Bapo ("eight brokens") painting is an artistic genre that emerged in China during the mid-19th century. Bapo was focused mainly on the written word referring as it did to the damaged cultural ephemera hyper-realistically depicting worm-eaten calligraphies, partial book pages, burned paintings, remnants of rubbings and torn-open letters and other items associated with scholarly pursuits.
The term "eight brokens" also alludes to the hidden wishes for good fortune. Eight is a lucky number in Chinese culture, and broken, or less-than-complete, objects can also have favorable implications, since perfection could bring about misfortune.
Bapo painting is characterized by a meticulous attention to detail and a realistic representation of the objects. The broken objects are arranged in a visually pleasing manner and often surrounded by other elements like flowers, plants, and insects.
Bapo paintings often reflect a sense of mourning for the past, but they can also contain humor and hidden messages. The genre has been revived by contemporary Chinese artists, who incorporate modern materials and themes into their works. Bapo paintings also served as a form of social commentary during tumultuous times in Chinese history, with artists subtly referencing past calamities to comment on their present circumstances.
The art form was largely forgotten after 1949 but has recently been rediscovered by contemporary artists and collectors. The genre has been compared to European and American trompe l’oeil (“fool the eye”) paintings due to its hyper-realistic depiction of objects.
In comparison, while Bapo and trompe l’oeil paintings share a focus on hyper-realistic depiction of objects, they differ significantly in their cultural context, symbolism, and purpose. Bapo is deeply rooted in Chinese culture and history, often carrying hidden messages and serving as a form of social commentary, while trompe l’oeil is primarily a visual technique used for its optical illusion effect.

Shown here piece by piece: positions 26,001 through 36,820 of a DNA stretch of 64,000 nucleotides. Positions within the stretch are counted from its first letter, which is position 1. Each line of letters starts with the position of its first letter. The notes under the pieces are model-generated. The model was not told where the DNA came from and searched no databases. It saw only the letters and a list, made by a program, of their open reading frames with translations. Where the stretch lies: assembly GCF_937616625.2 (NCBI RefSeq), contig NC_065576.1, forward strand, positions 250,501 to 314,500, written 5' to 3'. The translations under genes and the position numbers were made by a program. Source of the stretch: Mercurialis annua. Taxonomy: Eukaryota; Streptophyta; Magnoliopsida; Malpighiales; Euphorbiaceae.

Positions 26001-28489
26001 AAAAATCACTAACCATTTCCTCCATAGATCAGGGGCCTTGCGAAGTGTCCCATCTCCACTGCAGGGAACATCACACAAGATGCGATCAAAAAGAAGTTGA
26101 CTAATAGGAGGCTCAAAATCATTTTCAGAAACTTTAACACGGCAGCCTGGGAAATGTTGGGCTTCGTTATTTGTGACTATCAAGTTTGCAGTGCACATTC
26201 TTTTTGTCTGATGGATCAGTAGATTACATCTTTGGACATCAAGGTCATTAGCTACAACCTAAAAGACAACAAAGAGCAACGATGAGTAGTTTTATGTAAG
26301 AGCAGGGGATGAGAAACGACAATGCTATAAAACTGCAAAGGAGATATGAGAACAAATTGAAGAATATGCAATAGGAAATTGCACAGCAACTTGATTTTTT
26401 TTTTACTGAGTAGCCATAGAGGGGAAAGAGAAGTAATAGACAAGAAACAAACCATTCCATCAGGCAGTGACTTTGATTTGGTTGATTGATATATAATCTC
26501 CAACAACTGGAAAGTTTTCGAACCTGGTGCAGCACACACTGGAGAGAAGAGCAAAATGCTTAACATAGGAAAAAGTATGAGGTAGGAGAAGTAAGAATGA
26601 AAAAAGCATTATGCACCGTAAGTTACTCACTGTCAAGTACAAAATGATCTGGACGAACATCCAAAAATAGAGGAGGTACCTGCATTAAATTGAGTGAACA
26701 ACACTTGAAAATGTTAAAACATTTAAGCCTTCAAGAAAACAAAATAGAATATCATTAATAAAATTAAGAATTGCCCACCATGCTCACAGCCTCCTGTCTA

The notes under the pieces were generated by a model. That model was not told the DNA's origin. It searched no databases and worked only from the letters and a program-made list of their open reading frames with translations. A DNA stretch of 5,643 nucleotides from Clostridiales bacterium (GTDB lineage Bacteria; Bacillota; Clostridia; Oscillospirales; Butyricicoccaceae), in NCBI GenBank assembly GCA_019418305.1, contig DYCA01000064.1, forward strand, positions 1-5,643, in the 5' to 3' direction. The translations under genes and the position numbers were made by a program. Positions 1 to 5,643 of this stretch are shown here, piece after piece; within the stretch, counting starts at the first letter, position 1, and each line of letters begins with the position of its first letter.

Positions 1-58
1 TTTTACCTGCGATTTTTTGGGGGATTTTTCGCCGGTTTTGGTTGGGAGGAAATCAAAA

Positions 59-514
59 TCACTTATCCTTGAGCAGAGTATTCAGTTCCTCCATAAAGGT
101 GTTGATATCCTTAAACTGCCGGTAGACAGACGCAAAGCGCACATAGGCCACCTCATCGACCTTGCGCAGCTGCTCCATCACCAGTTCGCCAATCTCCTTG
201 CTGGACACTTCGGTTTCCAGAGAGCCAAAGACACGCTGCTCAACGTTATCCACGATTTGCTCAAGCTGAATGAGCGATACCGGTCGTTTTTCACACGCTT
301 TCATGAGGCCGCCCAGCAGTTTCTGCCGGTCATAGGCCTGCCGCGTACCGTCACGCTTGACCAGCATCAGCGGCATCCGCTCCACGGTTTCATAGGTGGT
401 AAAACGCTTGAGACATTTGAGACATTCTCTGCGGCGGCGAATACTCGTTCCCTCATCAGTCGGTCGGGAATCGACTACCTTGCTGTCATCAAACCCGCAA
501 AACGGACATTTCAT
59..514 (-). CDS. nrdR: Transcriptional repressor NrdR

The Bapo style is related to a complex tradition of imitating one material in another. This practice includes imitating bronze objects in lead-glazed pottery during the Han dynasty (206 BC - AD 220), ivory in Blanc-de-chine porcelain at the end of the Ming dynasty, and bronze objects, faux-bois and precious stones among other material imitated in porcelain, in particular during the Kangxi, Yongzheng and throughout the Qianlong periods.
The Bapo style is however more than material imitation in that, that it also incorporates the aspect of central perspective as in adding an illusion of depth and three dimensionality to the depicted objects.
The technique of linear perspective was first introduced to the East through Portuguese sea-routes by Jesuit missionaries for their scientific and liturgical teachings. The West met the East in art with the introduction of central perspective to the imperial court in Beijing by Giuseppe Castiglione (1688-1766). Castiglione, who worked as an architect on the Baroque section of the Yuan Ming Yuan (Garden of Perfect Clarity), a part of the vast Summer Palace north of Beijing, served the Chinese emperors of the Qing dynasty. He also tutored the Chinese translations (1729 and 1735) of Andrea Pozzo's (1642-1709) Treatises On Architecture.
Chinese artists court were reportedly more intrigued than impressed by the lifelike representations of Western artists, feeling that they lacked scholarly depth.
While reflecting on the interactions between Eastern and Western art it is difficult to ignore the parallels between the awakening interest in porcelain decorations of the Kangxi period, at the mid 19th century into the first decades of the 20th century, known as the "Kangxi revival", and the emergence of the hyper-realistic depiction of various objects and materials, known as "Bapo", and heavily depending on the linear perspective introduced to the Kangxi court by Giuseppe Castiglione.
A good reference is "The 8 Brokens – Chinese Bapo Painting" by Nancy Berliner, provides a comprehensive exploration of this unique style, its historical context, and notable artists associated with it.